The maximum prison sentence for treason in Denmark currently stands at 16 years.
Per capita, Denmark has become the second biggest European country of origin for jihadist fighters, after Belgium, going to fight in Iraq and Syria.
Intended legislation is directed at protecting general national security and those Danish military forces engaged in fighting militant Islamic groups in the Middle East, said Søren Pind, Denmark's justice minister.
"Denmark is now one of the countries that produces the most radicalized persons fighting in Syria. This is a situation we are taking very seriously," Pind said.
Peter Christensen, who replaced Carl Holst as defence minister on Sept. 30, will oversee the broadening of the military's intelligence-gathering resources both in Denmark and abroad, including specialized Danish forces operating overseas.
The primary focus will be militant Islamic groups, with additional funds being made available to military and national security agencies to better monitor radicalized Danes traveling abroad to fight with the Islamic State group.
"We need a higher level of security to protect all of our national interests. Any persons leaving Denmark to join ISIS and fight against Danish soldiers are committing treason," Mette Frederiksen, a former minister for justice and leader of the Social Democratic Party, said, using an acronym for the Islamic State group.
Under existing Danish legislation, radicalized fighters from Denmark can only be convicted if they are caught and charged with attacking Danish forces, or if they assist the enemy in battle against Danish forces.
"We intend to send our F-16s back to Iraq. ISIS needs to be fought and Denmark must carry its share of the load," Kristian Jensen, Denmark's foreign minister, said.
Denmark, which has also provided 120 military instructors to support the US training mission targeting the Iraqi Army, is expected to send a similarly sized fresh F-16 squadron to Iraq no later than June 2016.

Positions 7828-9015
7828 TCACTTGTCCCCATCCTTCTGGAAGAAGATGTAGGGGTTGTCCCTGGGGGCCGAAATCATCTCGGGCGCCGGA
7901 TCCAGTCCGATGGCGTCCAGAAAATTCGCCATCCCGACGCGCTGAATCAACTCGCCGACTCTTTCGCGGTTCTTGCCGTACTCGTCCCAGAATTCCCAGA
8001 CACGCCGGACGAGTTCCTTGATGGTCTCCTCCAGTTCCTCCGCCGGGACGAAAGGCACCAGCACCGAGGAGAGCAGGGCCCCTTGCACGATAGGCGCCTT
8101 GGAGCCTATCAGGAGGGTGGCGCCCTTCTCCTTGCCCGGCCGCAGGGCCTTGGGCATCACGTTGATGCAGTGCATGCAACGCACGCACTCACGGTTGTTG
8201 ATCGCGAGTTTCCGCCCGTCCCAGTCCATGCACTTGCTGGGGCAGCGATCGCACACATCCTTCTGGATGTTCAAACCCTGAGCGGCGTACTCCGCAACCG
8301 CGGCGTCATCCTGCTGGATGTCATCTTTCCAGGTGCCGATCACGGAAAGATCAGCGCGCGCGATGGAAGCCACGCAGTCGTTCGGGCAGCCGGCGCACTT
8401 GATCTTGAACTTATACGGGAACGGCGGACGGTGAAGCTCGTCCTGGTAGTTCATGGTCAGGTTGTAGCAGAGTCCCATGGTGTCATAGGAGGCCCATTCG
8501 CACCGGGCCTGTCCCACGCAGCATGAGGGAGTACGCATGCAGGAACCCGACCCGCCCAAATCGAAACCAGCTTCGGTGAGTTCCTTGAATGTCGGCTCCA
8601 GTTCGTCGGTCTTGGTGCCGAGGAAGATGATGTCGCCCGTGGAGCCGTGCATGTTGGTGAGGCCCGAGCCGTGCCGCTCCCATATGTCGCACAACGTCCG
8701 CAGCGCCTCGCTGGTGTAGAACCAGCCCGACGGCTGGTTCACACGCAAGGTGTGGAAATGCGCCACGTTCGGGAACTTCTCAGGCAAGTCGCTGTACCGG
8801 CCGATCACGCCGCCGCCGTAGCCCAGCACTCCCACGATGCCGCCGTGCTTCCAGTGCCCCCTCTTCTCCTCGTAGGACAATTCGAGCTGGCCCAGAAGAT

The bill for direct Danish action against ISIS is expected to run close to $100 million in 2014. This includes the cost of maintaining its F-16 squadron and 90-man crew in Iraq.
The F-16 squadron had documented operating costs of almost US$34 million during the four month term to February 2015. During this period, Danish F-16s dropped an estimated 200 bombs in 200 missions. Munitions costs over the four months in question amounted to US$6.8 million.
Moreover, costs associated with Danish forces' operations in Afghanistan in 2001-2012 are estimated at over US$2 billion. Danish military operations costs in Iraq in 2003-2007, meanwhile, ran to around US$363 million, while the costs attached to Danish operations in Libya in 2011 amounted to almost US$100 million.
Denmark's Nordic neighbor Sweden is considering drafting legislation to make it unlawful for citizens to fight in armed conflicts alongside terrorist organizations such as ISIS.
"It is completely unacceptable that citizens of Sweden are leaving the country to either join ISIS, help finance this organization or fight for it," Justice Minister Morgan Johansson said.
The Justice Ministry plans to present draft legislation to the government in June 2016. The action forms part of tougher initiatives to stem the flow of foreign jihadists into Sweden.
Intelligence from Säpo, Sweden's national security service, estimates that over 40 radicalized Swedes, out of a total number of 150, have died fighting for ISIS against coalition forces in Syria and Iraq since 2010.
Sweden is committed to sending up to 120 troops to northern Iraq to train Iraqi and Kurdish Peshmerga fighters as part of the US-led coalition against ISIS. The specialized Swedish troops will be under US command.